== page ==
Two things -- I'm pretty sure that the Nissan Leaf's battery pack is passively cooled, and does not have any fans in it.

Secondly, the range is a very inaccurate way to measure battery capacity. People drive differently, the conditions are different, the tires may be low, it may be colder or hotter, the speed may be very high -- I mean really...

Neil

· Iletric (not verified) · 2 years ago

I am compelled to say that in temperate climates, such as Bay Area, things are just peacock feathers wonderful. So...while it is very unfair to own a AZ-TX Leaf that loses bars before it hits its first year and 10,000 miles, and forced to go through the hassle of pushing Nissan to do something about it, I consider myself lucky to live in a place where none of that has taken place so far.

I charge 100% every night, and the car holds its 73 freeway mile radius like a champ. One very happy owner here.

On the other hand, I do look forward to 2013 and what innvation that I don't know about yet is coming (i.e. different battery tech with more range Nissan is so tight-lipped about). I have this feeling I'll be selling and buying a Leaf next year depending on what's in the hopper. And if the battery tech is improved, I may even spurge on leather. Darker dashboard? Sold.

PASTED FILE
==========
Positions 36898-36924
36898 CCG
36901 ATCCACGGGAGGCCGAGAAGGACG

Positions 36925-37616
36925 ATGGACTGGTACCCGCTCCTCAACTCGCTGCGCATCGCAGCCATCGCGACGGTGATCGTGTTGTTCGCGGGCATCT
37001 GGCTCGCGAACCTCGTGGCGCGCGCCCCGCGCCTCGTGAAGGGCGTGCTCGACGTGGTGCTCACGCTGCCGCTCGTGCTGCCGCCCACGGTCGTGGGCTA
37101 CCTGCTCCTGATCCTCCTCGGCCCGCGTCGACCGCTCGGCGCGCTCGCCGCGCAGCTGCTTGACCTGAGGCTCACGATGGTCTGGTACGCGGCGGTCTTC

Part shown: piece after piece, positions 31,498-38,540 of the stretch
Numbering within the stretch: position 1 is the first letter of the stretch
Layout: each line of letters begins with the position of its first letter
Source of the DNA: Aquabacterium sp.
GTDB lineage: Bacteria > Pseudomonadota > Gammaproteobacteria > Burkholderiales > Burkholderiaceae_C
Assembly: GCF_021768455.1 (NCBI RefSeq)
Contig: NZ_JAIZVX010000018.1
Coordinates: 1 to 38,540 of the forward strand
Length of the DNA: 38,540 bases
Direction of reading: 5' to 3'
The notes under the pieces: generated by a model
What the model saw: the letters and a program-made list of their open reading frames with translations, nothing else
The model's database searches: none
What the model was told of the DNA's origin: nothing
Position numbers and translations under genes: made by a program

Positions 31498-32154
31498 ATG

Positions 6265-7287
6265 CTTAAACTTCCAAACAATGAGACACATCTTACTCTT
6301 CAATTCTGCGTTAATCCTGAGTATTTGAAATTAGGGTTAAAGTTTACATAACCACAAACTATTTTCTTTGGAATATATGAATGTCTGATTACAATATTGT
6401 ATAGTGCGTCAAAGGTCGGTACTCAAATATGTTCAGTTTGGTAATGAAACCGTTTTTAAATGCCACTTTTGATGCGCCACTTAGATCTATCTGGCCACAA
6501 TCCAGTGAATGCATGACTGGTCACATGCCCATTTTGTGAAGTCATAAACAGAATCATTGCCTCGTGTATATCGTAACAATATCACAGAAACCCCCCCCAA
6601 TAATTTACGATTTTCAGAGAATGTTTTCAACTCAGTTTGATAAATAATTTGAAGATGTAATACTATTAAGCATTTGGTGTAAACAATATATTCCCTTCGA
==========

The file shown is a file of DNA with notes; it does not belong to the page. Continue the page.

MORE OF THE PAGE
· · 2 years ago

"I've read about different types of lithium batteries and LiMn2O4 are known for their capacity loss when overheating. Then LiFePO4 seems to be much better for higher temperatures also has more life-cycles. Why they didn't use them?"

Good question, imiev user. A couple of years ago, people were basically ho-hum about LiFePO4, because the power density is slightly lower than other lithium formulas. A fraction of a volt or amp per individual cell doesn't sound like much, but it adds up when you've got hundreds of cells in a car-sized pack.

I'm pulling numbers out of the air here and someone might want to do the real math, but a Leafs 24 kWh pack built with LiFePO4s (ie: to the same physical size) might only yield, say, 20 kWh. Again . . . my numbers are very much rule of thumb. But I think I'm in the general ballpark.